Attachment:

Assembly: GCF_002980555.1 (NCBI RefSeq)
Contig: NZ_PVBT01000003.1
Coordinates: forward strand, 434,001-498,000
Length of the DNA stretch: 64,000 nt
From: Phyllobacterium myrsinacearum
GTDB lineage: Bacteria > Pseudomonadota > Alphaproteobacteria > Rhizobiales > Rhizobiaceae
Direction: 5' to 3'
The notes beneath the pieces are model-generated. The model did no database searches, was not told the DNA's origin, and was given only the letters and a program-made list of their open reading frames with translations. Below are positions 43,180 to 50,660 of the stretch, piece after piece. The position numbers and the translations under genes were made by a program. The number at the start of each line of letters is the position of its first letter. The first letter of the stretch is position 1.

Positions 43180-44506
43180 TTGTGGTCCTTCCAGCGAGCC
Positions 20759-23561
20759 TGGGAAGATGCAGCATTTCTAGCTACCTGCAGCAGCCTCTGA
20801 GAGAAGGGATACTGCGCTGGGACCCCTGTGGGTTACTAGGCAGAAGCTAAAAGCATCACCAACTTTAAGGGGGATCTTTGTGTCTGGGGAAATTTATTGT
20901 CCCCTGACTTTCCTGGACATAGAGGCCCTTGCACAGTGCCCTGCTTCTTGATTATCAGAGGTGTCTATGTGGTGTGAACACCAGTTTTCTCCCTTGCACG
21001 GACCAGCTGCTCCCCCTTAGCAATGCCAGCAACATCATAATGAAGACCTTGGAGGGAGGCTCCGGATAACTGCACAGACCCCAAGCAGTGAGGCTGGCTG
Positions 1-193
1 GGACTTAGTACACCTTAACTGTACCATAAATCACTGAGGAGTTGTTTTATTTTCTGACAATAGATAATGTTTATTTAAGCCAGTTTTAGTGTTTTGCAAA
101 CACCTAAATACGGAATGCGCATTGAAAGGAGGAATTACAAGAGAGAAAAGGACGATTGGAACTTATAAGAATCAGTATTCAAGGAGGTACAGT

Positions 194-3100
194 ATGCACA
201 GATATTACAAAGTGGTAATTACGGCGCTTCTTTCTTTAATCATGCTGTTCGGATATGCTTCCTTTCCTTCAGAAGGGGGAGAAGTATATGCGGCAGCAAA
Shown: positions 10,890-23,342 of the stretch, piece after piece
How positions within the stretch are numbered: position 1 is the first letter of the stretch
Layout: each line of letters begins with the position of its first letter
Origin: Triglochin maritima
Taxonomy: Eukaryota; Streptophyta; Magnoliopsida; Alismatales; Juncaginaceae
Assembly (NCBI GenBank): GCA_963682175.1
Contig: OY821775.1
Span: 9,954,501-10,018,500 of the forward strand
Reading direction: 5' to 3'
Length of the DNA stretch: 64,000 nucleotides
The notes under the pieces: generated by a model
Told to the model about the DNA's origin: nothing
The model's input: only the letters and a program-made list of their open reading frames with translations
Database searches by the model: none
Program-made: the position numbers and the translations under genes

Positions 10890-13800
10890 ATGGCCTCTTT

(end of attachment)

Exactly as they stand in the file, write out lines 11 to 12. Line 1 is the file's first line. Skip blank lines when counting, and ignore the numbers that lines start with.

Positions 20759-23561
20759 TGGGAAGATGCAGCATTTCTAGCTACCTGCAGCAGCCTCTGA